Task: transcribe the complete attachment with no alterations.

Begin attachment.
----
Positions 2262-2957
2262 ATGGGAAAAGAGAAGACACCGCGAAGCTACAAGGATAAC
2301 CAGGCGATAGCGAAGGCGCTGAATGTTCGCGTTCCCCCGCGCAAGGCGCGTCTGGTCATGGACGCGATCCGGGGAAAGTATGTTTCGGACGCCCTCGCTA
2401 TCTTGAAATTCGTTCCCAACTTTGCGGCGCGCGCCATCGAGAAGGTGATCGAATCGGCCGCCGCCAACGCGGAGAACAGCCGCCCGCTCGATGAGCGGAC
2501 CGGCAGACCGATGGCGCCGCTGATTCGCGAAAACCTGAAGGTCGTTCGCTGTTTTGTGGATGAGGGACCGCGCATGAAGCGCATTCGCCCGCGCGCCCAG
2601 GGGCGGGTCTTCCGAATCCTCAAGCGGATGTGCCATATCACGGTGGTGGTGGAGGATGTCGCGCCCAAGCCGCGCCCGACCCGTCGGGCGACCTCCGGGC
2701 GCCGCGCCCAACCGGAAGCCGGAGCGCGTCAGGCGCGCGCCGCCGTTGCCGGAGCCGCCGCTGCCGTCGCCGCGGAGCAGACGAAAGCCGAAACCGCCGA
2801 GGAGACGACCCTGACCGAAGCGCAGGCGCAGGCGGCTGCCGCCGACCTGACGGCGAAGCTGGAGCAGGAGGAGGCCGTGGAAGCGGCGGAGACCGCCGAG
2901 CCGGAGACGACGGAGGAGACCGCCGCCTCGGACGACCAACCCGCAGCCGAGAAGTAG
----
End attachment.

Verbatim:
Positions 2262-2957
2262 ATGGGAAAAGAGAAGACACCGCGAAGCTACAAGGATAAC
2301 CAGGCGATAGCGAAGGCGCTGAATGTTCGCGTTCCCCCGCGCAAGGCGCGTCTGGTCATGGACGCGATCCGGGGAAAGTATGTTTCGGACGCCCTCGCTA
2401 TCTTGAAATTCGTTCCCAACTTTGCGGCGCGCGCCATCGAGAAGGTGATCGAATCGGCCGCCGCCAACGCGGAGAACAGCCGCCCGCTCGATGAGCGGAC
2501 CGGCAGACCGATGGCGCCGCTGATTCGCGAAAACCTGAAGGTCGTTCGCTGTTTTGTGGATGAGGGACCGCGCATGAAGCGCATTCGCCCGCGCGCCCAG
2601 GGGCGGGTCTTCCGAATCCTCAAGCGGATGTGCCATATCACGGTGGTGGTGGAGGATGTCGCGCCCAAGCCGCGCCCGACCCGTCGGGCGACCTCCGGGC
2701 GCCGCGCCCAACCGGAAGCCGGAGCGCGTCAGGCGCGCGCCGCCGTTGCCGGAGCCGCCGCTGCCGTCGCCGCGGAGCAGACGAAAGCCGAAACCGCCGA
2801 GGAGACGACCCTGACCGAAGCGCAGGCGCAGGCGGCTGCCGCCGACCTGACGGCGAAGCTGGAGCAGGAGGAGGCCGTGGAAGCGGCGGAGACCGCCGAG
2901 CCGGAGACGACGGAGGAGACCGCCGCCTCGGACGACCAACCCGCAGCCGAGAAGTAG